Basel II could lead to bank preference share drought in 2008  


The implementation of Basel II next year will introduce new Tier I capital rules which could see banks shift away from preference shares and into more cost-efficient hybrid capital financing for their Tier I capital needs.

Kate Rushton, corporate analyst at Absa Capital, one of South Africa’s leading investments banks, says that this could mean a drought of new bank preference share issuance in 2008.

Non-redeemable, non-cumulative preference shares currently form an integral part of banks’ capital structure and are generally issued to maintain a cost effective Tier I capital base.

“Preference share prices have come under considerable pressure since Q2 2006 as a combination of higher local interest rates and aggressive supply has impacted the market.”
Rushton says that according to the current banking regulation, non-cumulative, non-redeemable perpetual preference shares can constitute up to 20% of the Tier I capital.

“However, for the big four banks, preference shares as a percentage of Tier I is only an average 12.7%, although ideally, this percentage should be kept at 20% to achieve the optimal cost of capital.

“The reasons behind this, seemingly irrational behaviour by the issuers lie in the limited size of the mostly retail, investor market, compounded by the negative investor sentiment surrounding this asset.

“This is caused by the uncertainty regarding tax treatment of dividends as well as capital losses experienced, due to a glut of issuance in the context of rising interest rates.”

Rushton notes however that the landscape may well change within the next twelve months.

“Changes in banking regulations emanating from Basel II may allow hybrid capital issues to form part of Tier I capital from 2008.

“According to the new rules, the total amount of preference shares and hybrid debt instruments would not be able to exceed 25% of Tier I with hybrid capital capped to 15% of Tier I.”

Draft 4 of the proposed changes to the Banks Act in accordance with Basel II, states that hybrid Tier I instruments are likely to be characterised as non-cumulative, perpetual instruments, callable after year 5 (with coupon step up after year 10) and senior only to ordinary shares.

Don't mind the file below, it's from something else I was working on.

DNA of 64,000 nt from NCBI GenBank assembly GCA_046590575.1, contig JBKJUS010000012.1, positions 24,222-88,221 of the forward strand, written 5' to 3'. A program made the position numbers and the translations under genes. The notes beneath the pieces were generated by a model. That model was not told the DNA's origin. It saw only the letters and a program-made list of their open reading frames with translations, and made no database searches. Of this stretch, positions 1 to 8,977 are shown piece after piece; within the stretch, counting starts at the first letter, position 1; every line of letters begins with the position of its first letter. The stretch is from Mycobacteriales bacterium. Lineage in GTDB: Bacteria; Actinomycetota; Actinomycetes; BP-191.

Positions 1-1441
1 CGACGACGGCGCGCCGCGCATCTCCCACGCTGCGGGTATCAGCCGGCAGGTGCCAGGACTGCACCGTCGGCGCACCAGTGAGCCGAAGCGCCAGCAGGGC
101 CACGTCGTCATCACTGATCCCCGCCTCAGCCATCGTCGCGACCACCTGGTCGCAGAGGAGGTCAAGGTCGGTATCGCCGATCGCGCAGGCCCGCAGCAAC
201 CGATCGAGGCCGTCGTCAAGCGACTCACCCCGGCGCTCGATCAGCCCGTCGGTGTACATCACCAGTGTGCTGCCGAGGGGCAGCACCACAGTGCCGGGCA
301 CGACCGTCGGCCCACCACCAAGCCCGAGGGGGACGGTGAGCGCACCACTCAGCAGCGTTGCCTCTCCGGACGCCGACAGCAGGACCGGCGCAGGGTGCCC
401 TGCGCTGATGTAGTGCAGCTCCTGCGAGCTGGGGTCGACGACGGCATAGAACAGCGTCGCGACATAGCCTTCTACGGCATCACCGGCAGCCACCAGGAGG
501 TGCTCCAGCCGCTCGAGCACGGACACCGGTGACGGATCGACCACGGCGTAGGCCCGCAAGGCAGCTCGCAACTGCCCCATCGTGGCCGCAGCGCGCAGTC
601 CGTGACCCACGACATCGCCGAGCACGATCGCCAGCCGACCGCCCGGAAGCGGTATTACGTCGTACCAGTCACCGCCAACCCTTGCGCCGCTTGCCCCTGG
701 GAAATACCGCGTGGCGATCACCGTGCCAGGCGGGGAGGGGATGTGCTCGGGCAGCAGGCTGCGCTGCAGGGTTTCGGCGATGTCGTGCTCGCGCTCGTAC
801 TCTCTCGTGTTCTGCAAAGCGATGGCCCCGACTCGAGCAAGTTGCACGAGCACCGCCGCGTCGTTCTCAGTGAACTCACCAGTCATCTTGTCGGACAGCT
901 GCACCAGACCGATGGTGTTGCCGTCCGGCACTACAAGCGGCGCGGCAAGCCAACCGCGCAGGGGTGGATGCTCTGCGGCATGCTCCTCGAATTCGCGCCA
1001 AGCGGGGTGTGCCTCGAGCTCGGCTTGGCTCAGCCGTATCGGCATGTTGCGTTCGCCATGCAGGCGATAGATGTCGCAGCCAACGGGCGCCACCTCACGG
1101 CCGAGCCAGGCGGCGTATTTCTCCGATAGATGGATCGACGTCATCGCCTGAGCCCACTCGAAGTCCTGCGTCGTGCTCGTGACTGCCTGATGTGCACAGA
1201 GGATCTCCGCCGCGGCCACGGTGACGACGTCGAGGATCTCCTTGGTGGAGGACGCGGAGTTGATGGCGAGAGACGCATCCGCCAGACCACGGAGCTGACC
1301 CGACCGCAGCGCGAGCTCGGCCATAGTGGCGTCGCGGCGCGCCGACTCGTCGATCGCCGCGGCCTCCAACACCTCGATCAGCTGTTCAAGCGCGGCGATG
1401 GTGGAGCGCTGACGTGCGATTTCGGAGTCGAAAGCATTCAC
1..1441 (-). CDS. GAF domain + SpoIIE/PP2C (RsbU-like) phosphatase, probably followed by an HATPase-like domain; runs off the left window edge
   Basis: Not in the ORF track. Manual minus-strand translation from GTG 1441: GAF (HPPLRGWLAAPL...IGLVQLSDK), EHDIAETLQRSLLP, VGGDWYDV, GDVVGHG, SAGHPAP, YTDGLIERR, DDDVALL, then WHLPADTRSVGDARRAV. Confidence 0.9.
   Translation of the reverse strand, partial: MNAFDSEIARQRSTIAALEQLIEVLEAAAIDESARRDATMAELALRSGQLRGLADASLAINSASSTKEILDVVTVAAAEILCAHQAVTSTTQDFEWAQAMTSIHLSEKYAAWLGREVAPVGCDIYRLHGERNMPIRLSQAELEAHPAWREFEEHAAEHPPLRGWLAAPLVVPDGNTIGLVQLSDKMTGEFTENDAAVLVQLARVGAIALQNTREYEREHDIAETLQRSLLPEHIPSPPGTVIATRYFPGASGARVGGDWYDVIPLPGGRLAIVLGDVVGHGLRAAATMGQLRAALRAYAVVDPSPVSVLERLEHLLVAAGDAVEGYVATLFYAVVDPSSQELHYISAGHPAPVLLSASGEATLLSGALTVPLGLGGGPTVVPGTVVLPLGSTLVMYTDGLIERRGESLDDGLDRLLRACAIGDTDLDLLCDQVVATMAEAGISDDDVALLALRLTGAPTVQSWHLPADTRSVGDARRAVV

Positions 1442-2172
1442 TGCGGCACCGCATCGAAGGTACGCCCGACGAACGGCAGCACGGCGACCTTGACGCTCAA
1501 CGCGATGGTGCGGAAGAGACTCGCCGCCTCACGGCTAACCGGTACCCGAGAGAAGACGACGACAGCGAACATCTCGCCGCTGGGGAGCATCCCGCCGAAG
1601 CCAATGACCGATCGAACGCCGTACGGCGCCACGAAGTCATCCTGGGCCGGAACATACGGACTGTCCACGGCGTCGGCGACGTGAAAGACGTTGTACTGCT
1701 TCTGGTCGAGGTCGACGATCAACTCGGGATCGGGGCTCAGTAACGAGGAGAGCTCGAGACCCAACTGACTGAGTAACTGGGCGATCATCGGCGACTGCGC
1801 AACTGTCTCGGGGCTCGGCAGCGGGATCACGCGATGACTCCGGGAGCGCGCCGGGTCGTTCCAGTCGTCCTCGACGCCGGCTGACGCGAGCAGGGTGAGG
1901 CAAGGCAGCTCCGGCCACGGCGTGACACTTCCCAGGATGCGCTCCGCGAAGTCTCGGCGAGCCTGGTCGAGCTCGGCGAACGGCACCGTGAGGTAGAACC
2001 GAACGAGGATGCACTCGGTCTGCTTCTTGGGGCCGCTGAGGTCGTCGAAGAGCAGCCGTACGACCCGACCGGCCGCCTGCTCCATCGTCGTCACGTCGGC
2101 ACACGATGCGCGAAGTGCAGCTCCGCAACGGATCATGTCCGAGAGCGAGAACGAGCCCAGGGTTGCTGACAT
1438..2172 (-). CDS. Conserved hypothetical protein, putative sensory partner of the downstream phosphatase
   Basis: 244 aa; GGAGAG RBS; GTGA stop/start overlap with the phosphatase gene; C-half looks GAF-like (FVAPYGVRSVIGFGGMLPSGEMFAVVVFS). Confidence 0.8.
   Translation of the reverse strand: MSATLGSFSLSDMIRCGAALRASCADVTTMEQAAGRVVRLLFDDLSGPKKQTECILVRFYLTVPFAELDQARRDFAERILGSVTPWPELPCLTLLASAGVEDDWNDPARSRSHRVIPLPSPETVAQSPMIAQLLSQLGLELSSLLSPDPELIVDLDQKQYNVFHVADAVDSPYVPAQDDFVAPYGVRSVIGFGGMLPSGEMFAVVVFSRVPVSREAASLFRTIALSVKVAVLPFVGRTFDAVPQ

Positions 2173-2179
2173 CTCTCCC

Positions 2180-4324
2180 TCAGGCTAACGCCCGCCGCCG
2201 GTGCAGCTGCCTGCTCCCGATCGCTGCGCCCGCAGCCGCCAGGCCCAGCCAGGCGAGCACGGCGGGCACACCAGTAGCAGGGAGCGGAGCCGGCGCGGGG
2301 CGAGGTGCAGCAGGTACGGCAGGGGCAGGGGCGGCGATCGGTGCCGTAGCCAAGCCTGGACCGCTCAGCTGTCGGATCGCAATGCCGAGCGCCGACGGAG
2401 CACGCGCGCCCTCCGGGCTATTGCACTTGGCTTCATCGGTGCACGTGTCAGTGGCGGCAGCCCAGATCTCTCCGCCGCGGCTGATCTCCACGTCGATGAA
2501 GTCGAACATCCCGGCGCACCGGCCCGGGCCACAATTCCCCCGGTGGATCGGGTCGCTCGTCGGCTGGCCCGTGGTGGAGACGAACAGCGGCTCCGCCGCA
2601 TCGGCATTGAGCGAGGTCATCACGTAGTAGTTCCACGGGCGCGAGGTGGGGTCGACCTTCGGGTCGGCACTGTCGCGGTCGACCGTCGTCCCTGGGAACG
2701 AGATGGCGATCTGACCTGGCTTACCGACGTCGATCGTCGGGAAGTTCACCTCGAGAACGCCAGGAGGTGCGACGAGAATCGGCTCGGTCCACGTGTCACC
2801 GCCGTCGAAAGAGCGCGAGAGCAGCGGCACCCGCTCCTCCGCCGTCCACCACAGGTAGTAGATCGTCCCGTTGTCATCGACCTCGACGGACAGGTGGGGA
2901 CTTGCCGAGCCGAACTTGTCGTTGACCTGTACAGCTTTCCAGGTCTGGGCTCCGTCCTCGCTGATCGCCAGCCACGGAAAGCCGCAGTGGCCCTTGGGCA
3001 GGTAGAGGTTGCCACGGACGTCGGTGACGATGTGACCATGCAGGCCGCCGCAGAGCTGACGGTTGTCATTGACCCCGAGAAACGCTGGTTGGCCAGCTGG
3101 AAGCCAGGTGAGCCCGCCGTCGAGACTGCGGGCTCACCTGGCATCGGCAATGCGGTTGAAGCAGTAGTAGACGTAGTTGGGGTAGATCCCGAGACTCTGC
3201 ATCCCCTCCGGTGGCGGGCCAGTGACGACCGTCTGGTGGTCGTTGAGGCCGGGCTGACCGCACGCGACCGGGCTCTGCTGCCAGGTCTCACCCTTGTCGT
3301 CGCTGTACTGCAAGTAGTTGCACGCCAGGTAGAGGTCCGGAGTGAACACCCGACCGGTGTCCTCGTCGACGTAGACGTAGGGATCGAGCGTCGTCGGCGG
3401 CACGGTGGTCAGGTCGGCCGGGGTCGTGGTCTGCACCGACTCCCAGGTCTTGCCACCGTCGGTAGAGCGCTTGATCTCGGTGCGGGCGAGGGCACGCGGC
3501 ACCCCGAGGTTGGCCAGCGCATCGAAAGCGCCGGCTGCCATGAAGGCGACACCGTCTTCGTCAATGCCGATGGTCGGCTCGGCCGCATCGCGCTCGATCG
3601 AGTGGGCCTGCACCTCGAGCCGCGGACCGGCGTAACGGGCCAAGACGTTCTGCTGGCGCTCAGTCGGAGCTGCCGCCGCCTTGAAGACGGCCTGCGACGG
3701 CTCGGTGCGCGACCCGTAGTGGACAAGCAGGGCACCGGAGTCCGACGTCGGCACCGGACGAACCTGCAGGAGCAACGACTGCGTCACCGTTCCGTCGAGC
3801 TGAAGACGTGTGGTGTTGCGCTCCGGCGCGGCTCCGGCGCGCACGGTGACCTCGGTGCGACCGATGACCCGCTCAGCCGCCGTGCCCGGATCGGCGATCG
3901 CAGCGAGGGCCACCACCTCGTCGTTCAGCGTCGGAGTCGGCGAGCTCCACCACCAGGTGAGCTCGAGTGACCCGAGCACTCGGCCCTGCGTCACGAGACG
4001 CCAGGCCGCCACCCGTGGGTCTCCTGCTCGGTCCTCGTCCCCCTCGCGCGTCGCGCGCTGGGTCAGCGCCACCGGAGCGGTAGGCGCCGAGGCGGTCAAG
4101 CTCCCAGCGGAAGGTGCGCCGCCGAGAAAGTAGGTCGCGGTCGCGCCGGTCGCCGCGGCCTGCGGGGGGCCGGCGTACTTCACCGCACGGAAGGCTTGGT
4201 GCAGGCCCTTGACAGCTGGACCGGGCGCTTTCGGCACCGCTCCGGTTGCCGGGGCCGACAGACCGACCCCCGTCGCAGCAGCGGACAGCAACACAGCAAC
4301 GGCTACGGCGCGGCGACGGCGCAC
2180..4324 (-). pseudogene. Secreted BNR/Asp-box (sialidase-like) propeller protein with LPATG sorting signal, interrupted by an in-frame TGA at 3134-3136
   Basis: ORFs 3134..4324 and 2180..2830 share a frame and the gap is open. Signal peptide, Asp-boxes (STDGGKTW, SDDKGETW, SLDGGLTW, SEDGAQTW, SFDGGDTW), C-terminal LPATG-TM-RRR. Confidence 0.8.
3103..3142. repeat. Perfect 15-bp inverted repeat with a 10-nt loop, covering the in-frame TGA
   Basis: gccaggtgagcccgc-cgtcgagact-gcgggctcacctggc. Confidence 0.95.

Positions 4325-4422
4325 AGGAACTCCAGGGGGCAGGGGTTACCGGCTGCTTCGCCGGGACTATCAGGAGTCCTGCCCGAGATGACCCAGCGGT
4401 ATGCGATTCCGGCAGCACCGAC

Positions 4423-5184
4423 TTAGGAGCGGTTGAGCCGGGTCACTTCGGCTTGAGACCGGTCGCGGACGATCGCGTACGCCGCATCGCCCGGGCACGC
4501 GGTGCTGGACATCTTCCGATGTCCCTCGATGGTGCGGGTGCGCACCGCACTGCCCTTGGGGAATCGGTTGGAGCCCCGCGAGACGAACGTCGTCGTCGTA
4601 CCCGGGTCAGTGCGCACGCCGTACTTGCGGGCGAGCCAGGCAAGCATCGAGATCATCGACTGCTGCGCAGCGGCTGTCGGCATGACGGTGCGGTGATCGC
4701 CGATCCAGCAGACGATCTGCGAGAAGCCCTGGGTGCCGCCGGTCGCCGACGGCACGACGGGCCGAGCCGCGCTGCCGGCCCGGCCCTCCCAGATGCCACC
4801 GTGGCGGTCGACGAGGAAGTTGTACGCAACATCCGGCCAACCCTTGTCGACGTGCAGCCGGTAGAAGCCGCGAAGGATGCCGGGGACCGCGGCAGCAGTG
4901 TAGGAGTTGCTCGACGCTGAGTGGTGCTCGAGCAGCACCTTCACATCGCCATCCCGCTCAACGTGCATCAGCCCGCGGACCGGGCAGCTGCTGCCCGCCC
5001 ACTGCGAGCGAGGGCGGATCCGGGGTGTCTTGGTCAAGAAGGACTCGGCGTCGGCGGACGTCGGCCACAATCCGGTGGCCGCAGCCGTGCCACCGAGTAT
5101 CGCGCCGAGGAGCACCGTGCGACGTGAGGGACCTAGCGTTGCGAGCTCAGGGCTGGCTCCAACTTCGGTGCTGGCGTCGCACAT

In addition, issuers will most likely be allowed to deduct tax on coupon payments.

Rushton points that this will impact the preference share market in two ways.

“First, the investor base will change. Preference share investors are largely limited to high net worth individuals and specialist funds. Hybrid capital investors will extend to the institutional market, domestic and international.

“Second, hybrid capital issues will most likely prove to be more cost efficient for the issuer.

“According to our calculations, the after-tax cost of a preference share at approximately 9.79% would be competing against an indicative after tax cost of 6.82% for hybrid capital.

“These factors could lead to a preference share drought in 2008 as banks turn to hybrids as an alternate form of funding.”


Note to the editor:

About Absa Capital
Absa Capital, a division of Absa Bank Limited (Absa) and affiliated to Barclays Capital, is a leading South African investment bank with global reach, offering clients financing, risk management and advisory solutions in a wide range of currencies and structures across the globe.

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